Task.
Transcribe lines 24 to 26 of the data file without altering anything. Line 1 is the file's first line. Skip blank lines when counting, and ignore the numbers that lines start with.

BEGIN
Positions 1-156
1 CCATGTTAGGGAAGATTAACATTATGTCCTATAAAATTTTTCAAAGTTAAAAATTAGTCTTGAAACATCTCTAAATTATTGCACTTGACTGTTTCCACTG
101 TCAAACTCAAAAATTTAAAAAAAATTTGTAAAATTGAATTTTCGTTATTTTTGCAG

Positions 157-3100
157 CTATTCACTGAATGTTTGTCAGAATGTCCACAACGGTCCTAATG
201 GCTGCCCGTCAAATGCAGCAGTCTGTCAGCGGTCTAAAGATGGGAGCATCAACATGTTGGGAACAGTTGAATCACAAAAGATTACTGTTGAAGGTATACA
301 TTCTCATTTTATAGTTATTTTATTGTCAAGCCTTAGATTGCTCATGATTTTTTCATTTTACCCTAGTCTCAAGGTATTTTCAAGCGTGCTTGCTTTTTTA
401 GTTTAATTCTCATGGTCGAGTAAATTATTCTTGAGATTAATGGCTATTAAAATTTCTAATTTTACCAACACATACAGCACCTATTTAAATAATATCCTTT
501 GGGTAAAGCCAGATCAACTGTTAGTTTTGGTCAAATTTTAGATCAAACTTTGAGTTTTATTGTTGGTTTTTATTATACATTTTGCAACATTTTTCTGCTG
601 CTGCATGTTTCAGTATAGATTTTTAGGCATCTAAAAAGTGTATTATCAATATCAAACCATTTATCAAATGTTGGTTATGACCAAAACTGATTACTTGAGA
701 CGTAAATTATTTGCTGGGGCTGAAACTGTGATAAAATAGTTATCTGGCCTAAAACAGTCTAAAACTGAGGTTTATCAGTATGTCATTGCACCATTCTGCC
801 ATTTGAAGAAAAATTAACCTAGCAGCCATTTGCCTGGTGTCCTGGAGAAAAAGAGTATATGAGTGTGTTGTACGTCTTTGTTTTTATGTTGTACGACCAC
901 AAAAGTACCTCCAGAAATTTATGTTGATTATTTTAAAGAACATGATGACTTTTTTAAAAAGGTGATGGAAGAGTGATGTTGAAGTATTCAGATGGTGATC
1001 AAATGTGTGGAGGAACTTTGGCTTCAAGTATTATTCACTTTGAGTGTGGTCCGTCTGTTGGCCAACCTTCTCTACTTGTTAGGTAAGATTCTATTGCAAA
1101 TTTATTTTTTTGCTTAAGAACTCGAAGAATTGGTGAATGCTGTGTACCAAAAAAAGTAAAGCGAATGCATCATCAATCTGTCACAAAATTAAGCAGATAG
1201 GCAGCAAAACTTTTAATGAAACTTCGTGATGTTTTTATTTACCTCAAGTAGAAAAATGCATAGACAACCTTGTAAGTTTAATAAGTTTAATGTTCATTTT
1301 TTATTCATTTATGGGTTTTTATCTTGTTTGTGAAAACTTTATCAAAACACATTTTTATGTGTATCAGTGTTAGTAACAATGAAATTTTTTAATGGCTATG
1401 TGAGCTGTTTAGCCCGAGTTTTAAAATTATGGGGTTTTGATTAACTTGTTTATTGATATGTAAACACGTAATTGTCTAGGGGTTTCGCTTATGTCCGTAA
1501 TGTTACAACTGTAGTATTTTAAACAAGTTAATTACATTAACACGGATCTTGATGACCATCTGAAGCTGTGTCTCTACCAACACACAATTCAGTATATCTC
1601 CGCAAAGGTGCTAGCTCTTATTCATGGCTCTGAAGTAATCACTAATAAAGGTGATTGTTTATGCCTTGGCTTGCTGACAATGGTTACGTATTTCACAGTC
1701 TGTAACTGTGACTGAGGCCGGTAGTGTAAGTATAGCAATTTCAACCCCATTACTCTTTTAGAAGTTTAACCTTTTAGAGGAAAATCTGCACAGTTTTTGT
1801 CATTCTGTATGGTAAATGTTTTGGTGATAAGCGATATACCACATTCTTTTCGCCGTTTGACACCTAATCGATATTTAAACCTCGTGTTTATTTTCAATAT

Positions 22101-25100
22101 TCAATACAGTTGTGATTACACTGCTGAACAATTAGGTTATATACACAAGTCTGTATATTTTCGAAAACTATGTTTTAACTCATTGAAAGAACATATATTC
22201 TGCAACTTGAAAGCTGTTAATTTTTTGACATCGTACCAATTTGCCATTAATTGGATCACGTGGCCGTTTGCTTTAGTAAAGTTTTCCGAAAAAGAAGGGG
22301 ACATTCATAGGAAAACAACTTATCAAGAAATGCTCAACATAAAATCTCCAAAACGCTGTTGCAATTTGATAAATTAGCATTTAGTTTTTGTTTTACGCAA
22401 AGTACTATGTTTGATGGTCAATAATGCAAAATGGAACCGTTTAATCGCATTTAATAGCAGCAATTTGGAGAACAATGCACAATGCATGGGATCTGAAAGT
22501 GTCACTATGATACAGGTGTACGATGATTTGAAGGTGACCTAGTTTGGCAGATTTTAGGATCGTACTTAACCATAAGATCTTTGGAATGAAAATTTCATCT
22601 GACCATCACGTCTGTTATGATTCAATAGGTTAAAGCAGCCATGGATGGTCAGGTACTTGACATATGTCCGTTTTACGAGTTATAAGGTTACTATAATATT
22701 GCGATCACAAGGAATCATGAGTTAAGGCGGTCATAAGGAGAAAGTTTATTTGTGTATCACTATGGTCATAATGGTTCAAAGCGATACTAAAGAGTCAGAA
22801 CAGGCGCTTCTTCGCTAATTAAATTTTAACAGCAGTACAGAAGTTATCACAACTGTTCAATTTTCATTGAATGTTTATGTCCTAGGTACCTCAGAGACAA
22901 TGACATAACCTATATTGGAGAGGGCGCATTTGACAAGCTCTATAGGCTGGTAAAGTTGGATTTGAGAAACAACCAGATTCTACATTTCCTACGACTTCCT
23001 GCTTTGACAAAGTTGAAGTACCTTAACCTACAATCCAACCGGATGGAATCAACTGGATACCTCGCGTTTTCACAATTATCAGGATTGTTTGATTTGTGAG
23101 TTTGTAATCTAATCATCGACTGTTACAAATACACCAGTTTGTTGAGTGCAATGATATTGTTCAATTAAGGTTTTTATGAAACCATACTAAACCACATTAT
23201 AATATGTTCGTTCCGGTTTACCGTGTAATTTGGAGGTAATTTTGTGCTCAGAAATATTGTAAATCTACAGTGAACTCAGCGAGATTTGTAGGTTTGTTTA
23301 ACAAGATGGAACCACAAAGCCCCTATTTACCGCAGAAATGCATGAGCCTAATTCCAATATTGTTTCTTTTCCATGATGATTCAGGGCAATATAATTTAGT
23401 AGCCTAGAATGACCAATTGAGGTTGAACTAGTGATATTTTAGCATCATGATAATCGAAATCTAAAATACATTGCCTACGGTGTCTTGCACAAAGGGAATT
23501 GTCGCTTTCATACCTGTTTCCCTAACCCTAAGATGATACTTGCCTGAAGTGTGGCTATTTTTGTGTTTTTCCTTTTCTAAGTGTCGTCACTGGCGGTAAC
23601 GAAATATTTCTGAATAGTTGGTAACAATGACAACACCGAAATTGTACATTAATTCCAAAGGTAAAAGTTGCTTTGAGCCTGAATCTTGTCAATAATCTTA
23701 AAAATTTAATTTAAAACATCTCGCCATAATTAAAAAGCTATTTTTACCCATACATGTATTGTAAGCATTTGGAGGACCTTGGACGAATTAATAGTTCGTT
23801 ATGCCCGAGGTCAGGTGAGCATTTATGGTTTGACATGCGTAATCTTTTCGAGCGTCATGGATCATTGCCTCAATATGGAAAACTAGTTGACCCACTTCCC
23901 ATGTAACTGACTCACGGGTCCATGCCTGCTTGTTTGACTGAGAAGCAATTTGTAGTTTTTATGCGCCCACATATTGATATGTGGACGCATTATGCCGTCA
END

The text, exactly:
22101 TCAATACAGTTGTGATTACACTGCTGAACAATTAGGTTATATACACAAGTCTGTATATTTTCGAAAACTATGTTTTAACTCATTGAAAGAACATATATTC
22201 TGCAACTTGAAAGCTGTTAATTTTTTGACATCGTACCAATTTGCCATTAATTGGATCACGTGGCCGTTTGCTTTAGTAAAGTTTTCCGAAAAAGAAGGGG
22301 ACATTCATAGGAAAACAACTTATCAAGAAATGCTCAACATAAAATCTCCAAAACGCTGTTGCAATTTGATAAATTAGCATTTAGTTTTTGTTTTACGCAA